Afghan politician Abdullah Abdullah has rejected the results of June's presidential run-off, calling the vote that put his arch-rival Ashraf Ghani ahead "rigged".
Speaking on Tuesday to a crowded gathering, known as a Loya Jirga, in Kabul, Abdullah told his followers that the results of the vote were fabricated and that he had won both rounds of voting.
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"I am refusing to accept the result, I condemn it and I will not accept it," Abdullah said.
"Nobody who has committed fraud should dream they will make their way to the presidential palace," he added.
Ghani, meanwhile, said that "political discussions" were needed in order to ensure the results were accepted by all.
Abdullah told his thousands of supporters he was the winner of the run-off, putting himself on a collision course with Ghani.
"We are the winner of this round of elections without any doubt," he told a roaring crowd in central Kabul.
The veteran politician, who was Afghanistan's former foreign minister, said the Afghan people were waiting for him to announce a government and "defend their votes", but stopped short of declaring his own government.
Abdullah's refusal to accept the result threatens to spark a political crisis in a country already destabilised by a conflict with Taliban fighters.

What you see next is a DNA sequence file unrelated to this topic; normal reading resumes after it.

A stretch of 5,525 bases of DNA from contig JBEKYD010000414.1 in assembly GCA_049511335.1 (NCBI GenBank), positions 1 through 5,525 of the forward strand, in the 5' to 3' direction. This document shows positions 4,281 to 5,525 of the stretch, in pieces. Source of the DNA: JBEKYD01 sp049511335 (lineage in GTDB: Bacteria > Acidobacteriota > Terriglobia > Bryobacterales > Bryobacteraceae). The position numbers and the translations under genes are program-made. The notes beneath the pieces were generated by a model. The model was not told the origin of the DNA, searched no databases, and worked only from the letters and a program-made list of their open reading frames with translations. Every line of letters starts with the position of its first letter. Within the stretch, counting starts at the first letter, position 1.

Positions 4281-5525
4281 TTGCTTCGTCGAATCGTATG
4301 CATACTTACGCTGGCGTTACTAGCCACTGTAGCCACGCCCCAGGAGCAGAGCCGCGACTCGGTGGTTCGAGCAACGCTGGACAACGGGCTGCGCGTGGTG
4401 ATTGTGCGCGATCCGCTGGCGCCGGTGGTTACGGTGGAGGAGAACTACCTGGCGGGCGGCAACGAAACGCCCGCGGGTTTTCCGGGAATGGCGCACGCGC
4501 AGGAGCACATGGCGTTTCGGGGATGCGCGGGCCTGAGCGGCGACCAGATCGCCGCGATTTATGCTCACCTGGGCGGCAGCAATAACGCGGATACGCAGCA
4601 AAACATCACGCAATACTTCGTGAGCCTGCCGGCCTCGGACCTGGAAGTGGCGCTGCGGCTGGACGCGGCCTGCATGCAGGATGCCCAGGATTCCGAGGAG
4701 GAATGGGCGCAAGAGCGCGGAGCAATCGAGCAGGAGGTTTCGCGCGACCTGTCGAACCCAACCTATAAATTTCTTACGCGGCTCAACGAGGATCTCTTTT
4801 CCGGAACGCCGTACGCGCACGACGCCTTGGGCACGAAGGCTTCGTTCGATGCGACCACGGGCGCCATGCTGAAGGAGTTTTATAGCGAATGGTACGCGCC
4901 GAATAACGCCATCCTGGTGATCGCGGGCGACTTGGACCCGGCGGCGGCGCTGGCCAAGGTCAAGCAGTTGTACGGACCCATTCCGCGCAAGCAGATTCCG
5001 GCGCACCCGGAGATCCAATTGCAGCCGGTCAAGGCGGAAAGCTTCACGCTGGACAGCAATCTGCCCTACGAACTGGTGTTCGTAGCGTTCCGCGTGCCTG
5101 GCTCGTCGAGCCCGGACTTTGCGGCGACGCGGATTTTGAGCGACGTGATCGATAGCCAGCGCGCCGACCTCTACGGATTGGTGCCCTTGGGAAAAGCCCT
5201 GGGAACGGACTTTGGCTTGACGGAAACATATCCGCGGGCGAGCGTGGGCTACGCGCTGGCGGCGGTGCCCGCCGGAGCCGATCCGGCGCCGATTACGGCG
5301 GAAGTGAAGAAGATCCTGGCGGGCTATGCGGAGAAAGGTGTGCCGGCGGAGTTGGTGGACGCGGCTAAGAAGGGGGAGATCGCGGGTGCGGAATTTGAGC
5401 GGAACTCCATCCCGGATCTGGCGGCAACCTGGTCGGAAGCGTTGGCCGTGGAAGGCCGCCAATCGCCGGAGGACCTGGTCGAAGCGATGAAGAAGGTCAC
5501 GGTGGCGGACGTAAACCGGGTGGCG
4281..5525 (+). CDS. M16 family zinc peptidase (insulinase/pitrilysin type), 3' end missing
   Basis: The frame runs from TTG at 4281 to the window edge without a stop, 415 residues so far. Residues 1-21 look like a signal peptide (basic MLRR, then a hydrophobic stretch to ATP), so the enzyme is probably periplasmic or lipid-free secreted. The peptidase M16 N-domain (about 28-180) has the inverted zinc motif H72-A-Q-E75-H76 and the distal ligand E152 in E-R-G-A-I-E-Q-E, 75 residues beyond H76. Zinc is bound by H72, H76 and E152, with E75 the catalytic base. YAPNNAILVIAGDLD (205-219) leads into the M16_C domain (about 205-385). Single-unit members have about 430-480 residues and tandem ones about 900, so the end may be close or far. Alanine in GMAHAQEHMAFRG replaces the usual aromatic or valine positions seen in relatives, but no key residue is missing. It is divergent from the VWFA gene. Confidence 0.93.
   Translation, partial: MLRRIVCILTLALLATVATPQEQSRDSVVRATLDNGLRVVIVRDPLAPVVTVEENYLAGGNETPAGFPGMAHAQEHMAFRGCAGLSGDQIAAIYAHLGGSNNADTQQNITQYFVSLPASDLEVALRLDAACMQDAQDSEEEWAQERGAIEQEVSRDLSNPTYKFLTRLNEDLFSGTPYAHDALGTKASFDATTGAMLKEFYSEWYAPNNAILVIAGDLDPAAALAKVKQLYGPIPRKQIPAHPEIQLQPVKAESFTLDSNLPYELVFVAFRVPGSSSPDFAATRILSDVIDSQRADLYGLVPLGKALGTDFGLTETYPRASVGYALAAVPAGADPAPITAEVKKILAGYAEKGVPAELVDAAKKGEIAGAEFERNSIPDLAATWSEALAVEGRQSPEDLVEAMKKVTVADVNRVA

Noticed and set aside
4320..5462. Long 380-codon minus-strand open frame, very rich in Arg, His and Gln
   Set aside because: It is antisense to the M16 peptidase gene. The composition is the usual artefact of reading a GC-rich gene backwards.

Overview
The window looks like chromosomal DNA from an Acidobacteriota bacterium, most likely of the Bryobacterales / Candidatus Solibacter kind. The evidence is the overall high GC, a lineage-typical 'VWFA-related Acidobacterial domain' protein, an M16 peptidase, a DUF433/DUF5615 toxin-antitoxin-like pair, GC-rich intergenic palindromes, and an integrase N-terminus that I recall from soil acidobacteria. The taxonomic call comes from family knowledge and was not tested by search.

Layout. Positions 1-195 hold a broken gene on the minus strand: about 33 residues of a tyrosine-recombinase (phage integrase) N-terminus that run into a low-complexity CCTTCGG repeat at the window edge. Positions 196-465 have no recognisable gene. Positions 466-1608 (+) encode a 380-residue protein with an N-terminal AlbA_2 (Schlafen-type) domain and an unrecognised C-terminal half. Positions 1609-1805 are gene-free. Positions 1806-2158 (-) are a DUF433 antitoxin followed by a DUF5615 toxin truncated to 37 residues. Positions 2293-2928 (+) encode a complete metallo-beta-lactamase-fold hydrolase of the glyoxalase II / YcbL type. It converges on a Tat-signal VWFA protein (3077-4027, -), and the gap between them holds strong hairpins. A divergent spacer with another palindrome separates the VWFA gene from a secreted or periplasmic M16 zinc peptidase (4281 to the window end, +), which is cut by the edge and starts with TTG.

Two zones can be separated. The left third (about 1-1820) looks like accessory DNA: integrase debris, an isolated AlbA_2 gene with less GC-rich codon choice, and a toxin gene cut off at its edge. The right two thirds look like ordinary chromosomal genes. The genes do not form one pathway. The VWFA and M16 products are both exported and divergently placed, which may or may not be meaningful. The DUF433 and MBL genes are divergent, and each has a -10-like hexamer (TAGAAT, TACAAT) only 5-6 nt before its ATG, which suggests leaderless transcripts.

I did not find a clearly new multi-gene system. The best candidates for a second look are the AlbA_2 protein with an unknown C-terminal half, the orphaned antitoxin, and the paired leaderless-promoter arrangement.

Earlier on Tuesday, US Secretary of State John Kerry said that any attempt to take power illegally would cost Afghanistan US support.
"I have noted reports of protests in Afghanistan and of suggestions of a 'parallel government' with the gravest concern," he said in a statement issued by the US embassy in Kabul.
"Any action to take power by extra-legal means will cost Afghanistan the financial and security support of the United States and the international community."
Security has been deteriorating in Afghanistan as most ISAF forces prepare to leave the country after 12 years of war against the Taliban.
Abdullah's comments came shortly after at least four NATO soldiers, two policemen and 10 civilians were killed in a suicide blast in eastern Afghanistan.
Al Jazeera's Jennifer Glasse, reporting from Kabul, said the timing of the attack was particularly sensitive.
"These kinds of attacks are very, very worrying especially at this very politically delicate time with the presidential election results very much in doubt," our correspondent said.
Security sources told Al Jazeera that women and children were among the dead and at least 14 people were also injured in the attack on a medical clinic in the province of Parwan near the Bagram airbase.
The Taliban claimed responsibility in a text message to the Reuters news agency.